I don't like :ghost boats"

Joined
Aug 16, 2020
Messages
12
Points
48

All of the ships I have built to date have been meant to sail on the water. I dislike seeing a boat plying the water with no crew—a “ghost boat.” With people aboard the boat looks so much more realistic. With a search on the Internet one can find a suitable crew in just about any scale, although it may take some looking. And once in your shop they may require painting. A couple examples below show what can be done.

My latest project is the OcCre “Ulises” tugboat in 1/30 scale. I searched a long time but finally found this crew of early 20th century merchant seaman in 1/32 scale (close enough) on the Shapeways site. They were laser printed in white plastic resin and required painting. Although I am 79 years old my hands are still pretty steady, so I completed the job using Model Master enamels and acryl paints. A crew for just about any scale, type, or vintage boat can be found on the Shapeways site.

A000C94B-C8A0-40FC-9B6F-8100AD10007D_1_105_c.jpegD8E7BDBC-FC9F-40FD-ADF3-3A11130EA40F_1_105_c.jpeg

Mt. Washington plied the waters of Lake Winnipesaukee in Vermont USA for almost 70 years. This is the Dumas model of this boat. How much better it looks sailing on a typical excursion with people aboard! Unfortunately, I don’t remember where I bought the little people. They came in a bag of about 75, but were sloppily painted and I had to touch up each one, some in a major way.

4F825394-2079-4F69-BEFD-856FAE6138E4_1_105_c.jpeg

Another Dumas model, this is the SC-1 Class Subchaser from WW I. This 1/35 laser-printed crew also was purchased from Shapeways and required painting. There are five deck hands althogether. The boat now looks ready to sail in search of German U-boats.

1987AF27-9DA0-465C-AC77-0B63162DE101_1_105_c.jpeg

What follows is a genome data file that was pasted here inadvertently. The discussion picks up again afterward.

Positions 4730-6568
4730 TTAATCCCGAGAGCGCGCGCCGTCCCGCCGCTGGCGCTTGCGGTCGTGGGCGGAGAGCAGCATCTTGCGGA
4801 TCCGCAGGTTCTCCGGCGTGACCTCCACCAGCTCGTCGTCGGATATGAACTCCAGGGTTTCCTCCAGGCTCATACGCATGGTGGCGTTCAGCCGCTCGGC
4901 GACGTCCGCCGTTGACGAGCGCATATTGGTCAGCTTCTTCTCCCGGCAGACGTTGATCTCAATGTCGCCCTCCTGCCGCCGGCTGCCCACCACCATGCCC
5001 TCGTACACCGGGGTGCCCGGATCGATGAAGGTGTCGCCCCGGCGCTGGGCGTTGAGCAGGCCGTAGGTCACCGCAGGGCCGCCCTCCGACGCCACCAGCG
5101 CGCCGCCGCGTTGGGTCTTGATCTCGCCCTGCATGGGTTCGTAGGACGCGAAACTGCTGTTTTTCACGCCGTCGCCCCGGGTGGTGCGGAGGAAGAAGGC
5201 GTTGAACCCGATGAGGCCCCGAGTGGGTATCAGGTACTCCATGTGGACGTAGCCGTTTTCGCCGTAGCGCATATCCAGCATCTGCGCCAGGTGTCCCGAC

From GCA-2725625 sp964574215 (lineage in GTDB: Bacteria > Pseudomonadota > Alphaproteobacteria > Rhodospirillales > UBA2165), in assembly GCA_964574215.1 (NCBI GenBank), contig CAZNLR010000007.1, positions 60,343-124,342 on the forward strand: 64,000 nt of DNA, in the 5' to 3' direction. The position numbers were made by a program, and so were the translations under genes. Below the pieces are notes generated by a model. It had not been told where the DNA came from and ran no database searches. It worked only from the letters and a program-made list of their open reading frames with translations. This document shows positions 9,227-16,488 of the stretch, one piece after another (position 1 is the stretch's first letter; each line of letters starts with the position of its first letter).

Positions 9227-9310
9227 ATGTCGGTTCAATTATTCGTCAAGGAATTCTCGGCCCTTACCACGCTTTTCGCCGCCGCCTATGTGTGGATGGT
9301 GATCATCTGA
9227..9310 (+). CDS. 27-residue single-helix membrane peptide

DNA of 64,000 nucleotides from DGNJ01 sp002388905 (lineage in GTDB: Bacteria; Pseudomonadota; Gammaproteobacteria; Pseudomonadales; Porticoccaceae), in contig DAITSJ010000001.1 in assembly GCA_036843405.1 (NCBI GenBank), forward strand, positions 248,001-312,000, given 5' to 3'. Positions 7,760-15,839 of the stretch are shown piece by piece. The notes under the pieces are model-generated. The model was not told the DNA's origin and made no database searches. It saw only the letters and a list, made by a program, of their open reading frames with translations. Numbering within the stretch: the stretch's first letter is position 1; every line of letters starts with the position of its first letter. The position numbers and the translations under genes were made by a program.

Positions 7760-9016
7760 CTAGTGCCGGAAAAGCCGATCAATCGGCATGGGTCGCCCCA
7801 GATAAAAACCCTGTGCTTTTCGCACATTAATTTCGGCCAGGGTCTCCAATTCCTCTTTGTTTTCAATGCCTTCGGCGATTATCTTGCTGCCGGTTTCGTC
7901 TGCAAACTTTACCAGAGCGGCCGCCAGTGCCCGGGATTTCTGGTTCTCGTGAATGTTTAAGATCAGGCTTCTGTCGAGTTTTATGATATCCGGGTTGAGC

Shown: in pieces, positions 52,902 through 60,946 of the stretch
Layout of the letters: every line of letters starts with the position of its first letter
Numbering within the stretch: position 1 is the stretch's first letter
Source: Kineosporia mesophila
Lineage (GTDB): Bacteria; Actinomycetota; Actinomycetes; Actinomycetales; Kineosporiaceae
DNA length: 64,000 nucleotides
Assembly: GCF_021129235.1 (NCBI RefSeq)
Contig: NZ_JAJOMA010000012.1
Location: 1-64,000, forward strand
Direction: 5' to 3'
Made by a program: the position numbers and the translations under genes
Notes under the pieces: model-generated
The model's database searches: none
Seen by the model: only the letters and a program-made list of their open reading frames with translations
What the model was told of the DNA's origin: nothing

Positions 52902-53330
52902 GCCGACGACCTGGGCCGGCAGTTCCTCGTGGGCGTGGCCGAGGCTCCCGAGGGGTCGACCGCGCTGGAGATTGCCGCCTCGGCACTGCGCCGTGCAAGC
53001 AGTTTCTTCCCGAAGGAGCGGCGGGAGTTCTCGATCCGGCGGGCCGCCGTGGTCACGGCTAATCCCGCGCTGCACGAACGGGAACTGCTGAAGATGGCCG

Joined
Dec 23, 2020
Messages
84
Points
58

Location
Hamburg Germany
All of the ships I have built to date have been meant to sail on the water. I dislike seeing a boat plying the water with no crew—a “ghost boat.” With people aboard the boat looks so much more realistic. With a search on the Internet one can find a suitable crew in just about any scale, although it may take some looking. And once in your shop they may require painting. A couple examples below show what can be done.

My latest project is the OcCre “Ulises” tugboat in 1/30 scale. I searched a long time but finally found this crew of early 20th century merchant seaman in 1/32 scale (close enough) on the Shapeways site. They were laser printed in white plastic resin and required painting. Although I am 79 years old my hands are still pretty steady, so I completed the job using Model Master enamels and acryl paints. A crew for just about any scale, type, or vintage boat can be found on the Shapeways site.

View attachment 220757View attachment 220758

Mt. Washington plied the waters of Lake Winnipesaukee in Vermont USA for almost 70 years. This is the Dumas model of this boat. How much better it looks sailing on a typical excursion with people aboard! Unfortunately, I don’t remember where I bought the little people. They came in a bag of about 75, but were sloppily painted and I had to touch up each one, some in a major way.

View attachment 220759

Another Dumas model, this is the SC-1 Class Subchaser from WW I. This 1/35 laser-printed crew also was purchased from Shapeways and required painting. There are five deck hands althogether. The boat now looks ready to sail in search of German U-boats.

View attachment 220760
 
Joined
May 26, 2020
Messages
143
Points
88

Location
Woodgate Queensland Australia